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The following is a short story based on a conversation I had with my late stepdad, Thomas Watanuki, about his experiences from the coastal hills of Orange County, to the Concentration Camps in Montana and Utah, to the march on Messina. A sad postscript, Thomas' elderly father died in Camp while Thomas was overseas...

Thomas Watanuki
26 April 1923 - 27 July 2012

The Four Forty Second

by

Justice Putnam

"A Jap's a Jap. It makes no difference whether he is an American citizen or not. I don't want any of them . Racial affiliations are not severed by migration. The Japanese race is an enemy race and while many second - and third-generation Japanese born on United States soil, possessed of United States citizenship, have become 'Americanized,' the racial strains are undiluted."

-- Lieutenant General John L. DeWitt

"It was a time when some of us had to take extraordinary steps when our Constitution did not require it, to prove to our neighbors that we were worthy of being called Americans. The price was very heavy. There was much blood that had to be shed. But looking back, I can say with pride that I was part of it."

-- Senator Daniel Inouye

~~~~~~~~~~~~~~~~~~~~~~~~~~~~~~~~~~~~~~~~~~~~~~~~~~~~~~~~~~

Thomas Matsui hadn't slept for almost 46 hours. The Italians had long stopped the fight, but the Nazis kept at it. Mortar shells exploded nearby with a frightening consistency. The rocky Italian hillside bucked and rolled with each explosion.

Battle has an uncanny affect on a soldier; it becomes a kind of tedium. The first month of a soldier's battle is the worst, it all being so new. The mortality rate is highest during that first month. After six months, with bombs exploding around the battlement, a soldier will daydream.

Thomas Matsui thought of his family's orange and avocado orchards rustling in the warm coastal breeze. He thought of the smell of his mother cooking rice in the farmhouse just above Pacific Coast Highway near Balboa. He conjured his father in the workshop, standing at the grinding wheel, sharpening the tools.

Those were daydreams that made the tedium of battle tolerable. But Thomas Matsui had other daydreams that were not so idyllic.

He saw his parents crestfallen from the notice tacked on the farmhouse. Civilian Exclusion Order Number 33 gave only two days to sell the farm before the Military evacuated them to the camp in Montana. He remembered the offer that came from The Irvine Company later that day. Mere pennies on the dollar for what the farm was worth.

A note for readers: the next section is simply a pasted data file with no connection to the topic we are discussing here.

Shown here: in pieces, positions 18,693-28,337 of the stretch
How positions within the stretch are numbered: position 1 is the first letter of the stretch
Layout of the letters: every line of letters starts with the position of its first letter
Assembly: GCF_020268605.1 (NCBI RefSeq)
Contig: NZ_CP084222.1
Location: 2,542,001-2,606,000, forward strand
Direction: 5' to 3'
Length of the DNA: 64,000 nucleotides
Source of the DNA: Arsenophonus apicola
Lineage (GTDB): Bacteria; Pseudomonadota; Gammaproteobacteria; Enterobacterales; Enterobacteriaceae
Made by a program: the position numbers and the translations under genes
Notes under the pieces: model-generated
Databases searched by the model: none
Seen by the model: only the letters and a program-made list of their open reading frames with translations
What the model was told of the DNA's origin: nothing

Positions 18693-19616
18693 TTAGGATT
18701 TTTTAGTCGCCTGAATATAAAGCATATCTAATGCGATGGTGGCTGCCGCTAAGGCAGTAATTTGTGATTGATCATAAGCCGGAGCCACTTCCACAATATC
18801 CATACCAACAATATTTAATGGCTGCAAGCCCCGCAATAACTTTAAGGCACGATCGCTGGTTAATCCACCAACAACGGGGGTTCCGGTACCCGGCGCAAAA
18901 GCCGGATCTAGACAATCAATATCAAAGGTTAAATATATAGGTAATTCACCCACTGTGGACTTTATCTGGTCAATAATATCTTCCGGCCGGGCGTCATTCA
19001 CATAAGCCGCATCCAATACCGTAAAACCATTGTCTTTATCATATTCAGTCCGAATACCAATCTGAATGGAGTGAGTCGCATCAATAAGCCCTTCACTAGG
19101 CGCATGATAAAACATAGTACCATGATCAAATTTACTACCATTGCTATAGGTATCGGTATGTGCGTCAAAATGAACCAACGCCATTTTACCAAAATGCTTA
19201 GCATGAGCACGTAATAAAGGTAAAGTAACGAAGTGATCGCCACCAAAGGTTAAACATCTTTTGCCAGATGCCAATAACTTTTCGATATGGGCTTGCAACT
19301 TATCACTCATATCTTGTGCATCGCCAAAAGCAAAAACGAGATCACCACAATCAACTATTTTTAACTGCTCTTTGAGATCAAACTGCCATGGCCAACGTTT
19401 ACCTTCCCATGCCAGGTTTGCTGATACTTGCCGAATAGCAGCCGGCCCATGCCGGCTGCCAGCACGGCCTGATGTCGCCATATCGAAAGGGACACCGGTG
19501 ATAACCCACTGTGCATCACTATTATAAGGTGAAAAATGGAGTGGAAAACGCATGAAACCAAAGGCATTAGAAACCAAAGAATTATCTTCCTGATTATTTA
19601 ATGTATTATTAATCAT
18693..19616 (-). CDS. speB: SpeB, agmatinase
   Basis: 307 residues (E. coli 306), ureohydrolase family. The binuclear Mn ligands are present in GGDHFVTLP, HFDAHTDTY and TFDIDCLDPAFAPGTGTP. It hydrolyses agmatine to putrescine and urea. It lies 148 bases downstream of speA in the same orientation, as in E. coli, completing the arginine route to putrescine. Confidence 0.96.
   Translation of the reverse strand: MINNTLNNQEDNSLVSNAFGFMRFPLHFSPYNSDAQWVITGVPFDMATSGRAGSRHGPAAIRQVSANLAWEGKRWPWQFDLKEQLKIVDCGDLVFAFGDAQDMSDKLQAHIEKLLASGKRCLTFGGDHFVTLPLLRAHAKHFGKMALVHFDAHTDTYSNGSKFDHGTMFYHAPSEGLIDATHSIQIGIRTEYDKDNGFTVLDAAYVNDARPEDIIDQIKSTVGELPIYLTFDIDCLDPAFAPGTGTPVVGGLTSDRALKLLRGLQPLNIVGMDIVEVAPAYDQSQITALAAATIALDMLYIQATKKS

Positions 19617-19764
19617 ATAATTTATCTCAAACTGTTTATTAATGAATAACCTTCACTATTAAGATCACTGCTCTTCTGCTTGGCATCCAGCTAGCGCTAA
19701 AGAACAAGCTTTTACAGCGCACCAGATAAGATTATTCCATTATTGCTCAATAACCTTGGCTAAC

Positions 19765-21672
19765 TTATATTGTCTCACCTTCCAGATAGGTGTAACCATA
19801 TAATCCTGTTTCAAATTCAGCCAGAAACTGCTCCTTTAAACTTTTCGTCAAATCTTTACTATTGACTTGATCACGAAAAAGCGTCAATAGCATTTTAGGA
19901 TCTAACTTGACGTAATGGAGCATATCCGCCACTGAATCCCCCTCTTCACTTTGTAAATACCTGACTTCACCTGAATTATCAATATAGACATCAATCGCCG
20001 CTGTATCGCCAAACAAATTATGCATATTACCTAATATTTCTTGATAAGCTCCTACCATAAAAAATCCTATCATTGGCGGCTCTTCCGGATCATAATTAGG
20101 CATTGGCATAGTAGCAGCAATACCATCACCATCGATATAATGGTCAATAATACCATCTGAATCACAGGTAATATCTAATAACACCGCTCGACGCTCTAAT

He remembered the drive to the Civilian Control Station in Los Angeles, his mother crying the whole thirty miles. Twenty years growing avocados and oranges; all gone in a day. Twenty years and all the possessions acquired; gone in a day. Only allowed bedding and linens, some kitchen utensils and clothes; twenty years of Thomas Matsui's life was spent on that farm. He was born there. It was lost in a day.

The Nazis increased the frequency of the mortar attack and shook Thomas Matsui out of his reverie. He knew Marines on the other end of the hillside were getting the brunt of the bombing. The Four Forty Second though, were well hid and dug in. Soon the bombing would cease and the real battle would commence. There would be no time to daydream then.

Thomas Matsui chuckled at the memory of the military recruiter who came to his camp that Thursday in June. How fresh-faced and upright he was; the perfect embodiment of American righteousness. Thomas and his family had been at the camp for a month and life was a brutal series of bad weather and racist guards. The chance to escape that prison, with the hopeful promise of making his parent's life easier was too great to pass up. If he fought hard and patriotically, maybe the war would end sooner and his parents would no longer be incarcerated.

But the farm and all they had was lost. No, not really lost; in effect stolen. But that did not matter any longer. He wanted this war to end so his parents would not suffer any more.

The mortar attack suddenly stopped. Thomas Matsui shouldered his rifle and aimed down the hillside.

The real battle was about to begin.

© 2006 by Justice Putnam
and Mechanisches-Strophe Verlagswesen

Originally posted to The Justice Department on Netroots Radio.com on Sat Jul 28, 2012 at 05:30 PM PDT.